Caterpillar Cafe is not a review site primarily because, being writers, we can't bear to give bad reviews especially when we know how hard it is to write anything at all. So we believe that 'Good writing lies in the eye of the reader.' So here at the cafe' we tell you what we love and why we think you will love it too.
And one of us happens to love poetry. Yes, remember english classes- ' Tiger Tiger burning bright' ?Poetry is a lot more than memorising poems. It's perfect reading before bed as the rhythm of the lines act like a lullaby lulling you to sleep. This week I run through some of my favourite poems.
I have to start with Donne. Donne was my introduction to how poetry can be completely absurd and yet make sense all at the same time. Donne manages to turn anything into a metaphor for love. A compass, death and now a flea. I think this is perhaps the cleverest poem written about a flea and perhaps the most erotic. Do you know another poem that combines fleas and sex. A perennial favourite, here is The Flea.
How to read? I am terrible at recognising iambic pentameters and tetrameters but here goes. This poem alternates metrically between lines in iambic tetrameter (4 iambs or syllables ) and lines in iambic pentameter (5 iambs). So it's 454545455. The rhyme scheme in each stanza is regular, in couplets, with the final line rhyming with the final couplet: AABBCCDDD.This makes the last three lines in the stanza read strange as you always think the last line remains hanging. Tell me if you think it reads differently.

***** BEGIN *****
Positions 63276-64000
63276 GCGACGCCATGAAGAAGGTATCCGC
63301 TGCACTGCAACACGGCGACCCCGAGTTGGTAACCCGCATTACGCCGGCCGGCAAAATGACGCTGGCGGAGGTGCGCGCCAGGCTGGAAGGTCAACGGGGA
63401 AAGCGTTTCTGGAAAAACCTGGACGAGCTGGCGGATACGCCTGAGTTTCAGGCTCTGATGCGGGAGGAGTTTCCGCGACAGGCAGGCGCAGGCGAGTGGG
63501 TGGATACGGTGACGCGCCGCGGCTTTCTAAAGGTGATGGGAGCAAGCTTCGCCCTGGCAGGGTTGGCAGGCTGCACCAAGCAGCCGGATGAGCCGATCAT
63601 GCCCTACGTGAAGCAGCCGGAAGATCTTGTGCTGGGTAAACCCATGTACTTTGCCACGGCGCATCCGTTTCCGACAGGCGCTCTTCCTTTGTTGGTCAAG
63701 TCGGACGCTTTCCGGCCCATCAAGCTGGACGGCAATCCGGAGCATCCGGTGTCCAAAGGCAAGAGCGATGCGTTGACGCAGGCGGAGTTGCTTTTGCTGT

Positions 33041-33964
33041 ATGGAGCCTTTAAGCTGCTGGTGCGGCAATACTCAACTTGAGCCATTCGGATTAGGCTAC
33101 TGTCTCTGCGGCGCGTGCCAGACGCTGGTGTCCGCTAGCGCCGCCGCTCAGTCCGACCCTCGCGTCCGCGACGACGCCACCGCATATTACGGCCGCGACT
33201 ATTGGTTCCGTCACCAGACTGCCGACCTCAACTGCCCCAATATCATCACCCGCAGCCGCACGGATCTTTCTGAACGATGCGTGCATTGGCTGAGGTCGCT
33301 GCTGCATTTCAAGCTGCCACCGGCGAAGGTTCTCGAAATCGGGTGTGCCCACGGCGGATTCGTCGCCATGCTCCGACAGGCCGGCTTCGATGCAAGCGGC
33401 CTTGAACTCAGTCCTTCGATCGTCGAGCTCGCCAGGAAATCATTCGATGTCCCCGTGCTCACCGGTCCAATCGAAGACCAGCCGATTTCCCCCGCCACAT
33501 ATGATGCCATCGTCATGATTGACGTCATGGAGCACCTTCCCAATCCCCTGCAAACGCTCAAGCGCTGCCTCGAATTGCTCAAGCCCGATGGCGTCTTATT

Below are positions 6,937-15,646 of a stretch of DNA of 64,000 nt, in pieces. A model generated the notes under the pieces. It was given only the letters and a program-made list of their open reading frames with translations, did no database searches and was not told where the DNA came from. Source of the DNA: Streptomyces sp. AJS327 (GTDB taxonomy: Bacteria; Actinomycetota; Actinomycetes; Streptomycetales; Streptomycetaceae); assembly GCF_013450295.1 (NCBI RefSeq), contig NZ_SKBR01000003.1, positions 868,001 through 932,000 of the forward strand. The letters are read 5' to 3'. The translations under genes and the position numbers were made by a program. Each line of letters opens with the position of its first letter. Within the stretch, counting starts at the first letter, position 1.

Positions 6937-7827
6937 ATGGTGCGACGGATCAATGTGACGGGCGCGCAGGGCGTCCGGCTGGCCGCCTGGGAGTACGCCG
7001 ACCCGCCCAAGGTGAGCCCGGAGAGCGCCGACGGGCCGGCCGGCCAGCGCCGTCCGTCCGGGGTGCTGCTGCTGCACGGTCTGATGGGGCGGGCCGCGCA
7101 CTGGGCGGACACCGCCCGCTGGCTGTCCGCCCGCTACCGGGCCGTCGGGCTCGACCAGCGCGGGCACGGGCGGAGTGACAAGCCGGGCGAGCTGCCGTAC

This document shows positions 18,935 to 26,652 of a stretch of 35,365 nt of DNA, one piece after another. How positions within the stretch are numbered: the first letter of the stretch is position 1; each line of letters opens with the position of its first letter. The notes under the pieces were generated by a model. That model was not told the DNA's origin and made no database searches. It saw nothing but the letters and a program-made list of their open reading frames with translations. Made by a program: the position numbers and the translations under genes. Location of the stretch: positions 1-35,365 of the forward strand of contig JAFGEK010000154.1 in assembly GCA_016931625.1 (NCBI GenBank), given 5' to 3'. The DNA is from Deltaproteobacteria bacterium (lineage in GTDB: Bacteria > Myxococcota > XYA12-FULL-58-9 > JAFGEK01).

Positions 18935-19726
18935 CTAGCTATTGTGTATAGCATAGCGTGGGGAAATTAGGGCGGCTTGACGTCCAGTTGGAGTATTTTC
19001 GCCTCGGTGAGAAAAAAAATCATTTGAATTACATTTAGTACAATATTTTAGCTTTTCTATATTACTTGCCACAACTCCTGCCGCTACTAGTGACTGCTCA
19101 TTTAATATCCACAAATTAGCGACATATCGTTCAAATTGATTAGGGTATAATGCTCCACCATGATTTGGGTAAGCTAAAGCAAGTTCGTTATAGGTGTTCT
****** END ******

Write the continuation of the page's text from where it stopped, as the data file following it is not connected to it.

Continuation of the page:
BY JOHN DONNE
Mark but this flea, and mark in this,
How little that which thou deniest me is;
It sucked me first, and now sucks thee,
And in this flea our two bloods mingled be;
Thou know’st that this cannot be said
A sin, nor shame, nor loss of maidenhead,
Yet this enjoys before it woo,
And pampered swells with one blood made of two,
And this, alas, is more than we would do.
Oh stay, three lives in one flea spare,
Where we almost, nay more than married are.
This flea is you and I, and this
Our marriage bed, and marriage temple is;
Though parents grudge, and you, w'are met,
And cloistered in these living walls of jet.
Though use make you apt to kill me,
Let not to that, self-murder added be,
And sacrilege, three sins in killing three.
Cruel and sudden, hast thou since
Purpled thy nail, in blood of innocence?
Wherein could this flea guilty be,
Except in that drop which it sucked from thee?
Yet thou triumph’st, and say'st that thou
Find’st not thy self, nor me the weaker now;
’Tis true; then learn how false, fears be:
Just so much honor, when thou yield’st to me,
Will waste, as this flea’s death took life from thee.